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A lot to take in
on 28 July 2014
I would not have personally have chosen ‘The Son’; but Book Clubs operate on that principle, regularly setting you reading something you wouldn’t normally pick up, often to very good effect. So, yes, I was on foreign soil from the start, I didn’t know anything much about Texas, Cowboys and Indians, well only from the tv, and I certainly don’t feel comfortable with much violence for the sake of it. This area was to be a test too far for my good will towards new subjects.
Philipp Meyer has, in my opinion, written more for hardened perhaps masculine tastes than for a female audience. Most of his reviewers are men. Sustained, terrible, bloodthirsty deeds pepper every page and paragraph. There is barely a chapter without murder, mayhem and misery. Terrifying torture, just for circus style entertainment; scalpings, dis-embowellings, shootings with arrows and bullets, hangings, piles of dead children, repeated rapings, burnings and and blindings. Accept this as best you can, and you may not mind so much, but it got to me because it never ever stopped. I think ‘The Son’ should carry an X certificate and a strong warning. Another hint, don’t read this before sleep. Nightmares may follow.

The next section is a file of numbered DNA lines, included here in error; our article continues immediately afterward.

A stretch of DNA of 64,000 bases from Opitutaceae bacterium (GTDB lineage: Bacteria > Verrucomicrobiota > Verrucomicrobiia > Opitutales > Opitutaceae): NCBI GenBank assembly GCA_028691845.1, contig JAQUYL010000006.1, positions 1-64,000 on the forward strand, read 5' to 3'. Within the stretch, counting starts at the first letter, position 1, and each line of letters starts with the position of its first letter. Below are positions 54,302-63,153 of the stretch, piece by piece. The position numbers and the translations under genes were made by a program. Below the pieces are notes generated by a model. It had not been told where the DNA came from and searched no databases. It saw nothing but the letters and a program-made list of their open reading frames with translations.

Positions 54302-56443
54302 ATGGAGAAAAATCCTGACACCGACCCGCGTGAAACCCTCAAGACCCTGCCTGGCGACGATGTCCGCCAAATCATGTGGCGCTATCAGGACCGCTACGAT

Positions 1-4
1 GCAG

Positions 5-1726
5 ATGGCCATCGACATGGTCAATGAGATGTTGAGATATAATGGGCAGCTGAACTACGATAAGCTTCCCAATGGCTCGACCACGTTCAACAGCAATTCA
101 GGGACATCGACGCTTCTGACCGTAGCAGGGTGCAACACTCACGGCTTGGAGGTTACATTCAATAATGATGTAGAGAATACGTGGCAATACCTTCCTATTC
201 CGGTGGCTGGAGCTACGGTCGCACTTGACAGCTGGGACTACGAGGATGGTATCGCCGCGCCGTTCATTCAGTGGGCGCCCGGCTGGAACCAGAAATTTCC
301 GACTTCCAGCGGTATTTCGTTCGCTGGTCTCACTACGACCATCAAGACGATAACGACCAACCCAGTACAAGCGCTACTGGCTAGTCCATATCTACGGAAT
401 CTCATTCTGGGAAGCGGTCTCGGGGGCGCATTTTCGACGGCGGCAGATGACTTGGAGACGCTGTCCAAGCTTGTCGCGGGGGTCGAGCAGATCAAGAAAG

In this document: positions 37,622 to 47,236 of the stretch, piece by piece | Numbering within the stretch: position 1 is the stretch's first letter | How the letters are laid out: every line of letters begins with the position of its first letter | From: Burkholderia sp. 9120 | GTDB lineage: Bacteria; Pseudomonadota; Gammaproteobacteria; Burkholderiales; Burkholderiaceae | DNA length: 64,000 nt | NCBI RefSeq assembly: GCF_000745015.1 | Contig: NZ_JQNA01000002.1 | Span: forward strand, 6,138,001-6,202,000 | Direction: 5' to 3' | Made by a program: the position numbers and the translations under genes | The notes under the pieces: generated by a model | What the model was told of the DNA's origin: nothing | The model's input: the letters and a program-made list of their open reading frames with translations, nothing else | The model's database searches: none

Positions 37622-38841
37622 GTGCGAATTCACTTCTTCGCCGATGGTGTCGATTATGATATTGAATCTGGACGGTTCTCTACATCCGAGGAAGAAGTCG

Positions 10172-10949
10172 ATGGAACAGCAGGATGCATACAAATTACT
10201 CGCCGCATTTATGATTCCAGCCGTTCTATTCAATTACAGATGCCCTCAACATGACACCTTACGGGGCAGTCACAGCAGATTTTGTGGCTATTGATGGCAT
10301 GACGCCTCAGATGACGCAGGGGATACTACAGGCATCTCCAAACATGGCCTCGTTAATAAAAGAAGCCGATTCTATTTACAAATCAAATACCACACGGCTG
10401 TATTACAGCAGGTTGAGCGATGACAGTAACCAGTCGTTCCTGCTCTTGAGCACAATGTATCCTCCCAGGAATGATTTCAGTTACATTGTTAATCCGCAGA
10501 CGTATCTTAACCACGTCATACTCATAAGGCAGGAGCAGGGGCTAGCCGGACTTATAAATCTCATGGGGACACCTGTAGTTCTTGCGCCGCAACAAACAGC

And worse, the book itself is also butchered. Chopped up mercilessly into three life stories; those of Eli, his son Peter and Jeannie, Eii’s granddaughter; time sweeps back and forth in random chunks, with no apparent structure. There are seventy-two chapters, which took me just under six hours to read. That was despite my kindle scaring me from the start with a prediction of thirteen hours in book. I read fast.
Even though I hated it, you’ve guessed, I learnt a lot. The way of life for the various tribes; nationalities and settlers is deeply researched and impressive. I give credit to the author for all that. I wish there had been a glossary as there are whole reams of words and references that needed explanation. The kindle version doesn’t support a family tree, for the seven generations of McCullough’s, I found one in the look inside feature on the amazon page which helped. As did the reviews by other readers, which I was referring to for help to keep me going.
For your information I am a lady in her sixties who reads over a hundred books a year – I am not prudish but I do have sensitivities as hopefully most people will admit to. The huge, wide-ranging story told in ‘The Son’ is not just a fiction, it’s based on facts, some apparently incorrect but the actions described are part of the history of Texas. For this reason I say it is a valuable work but for myself I am just glad to have got through it.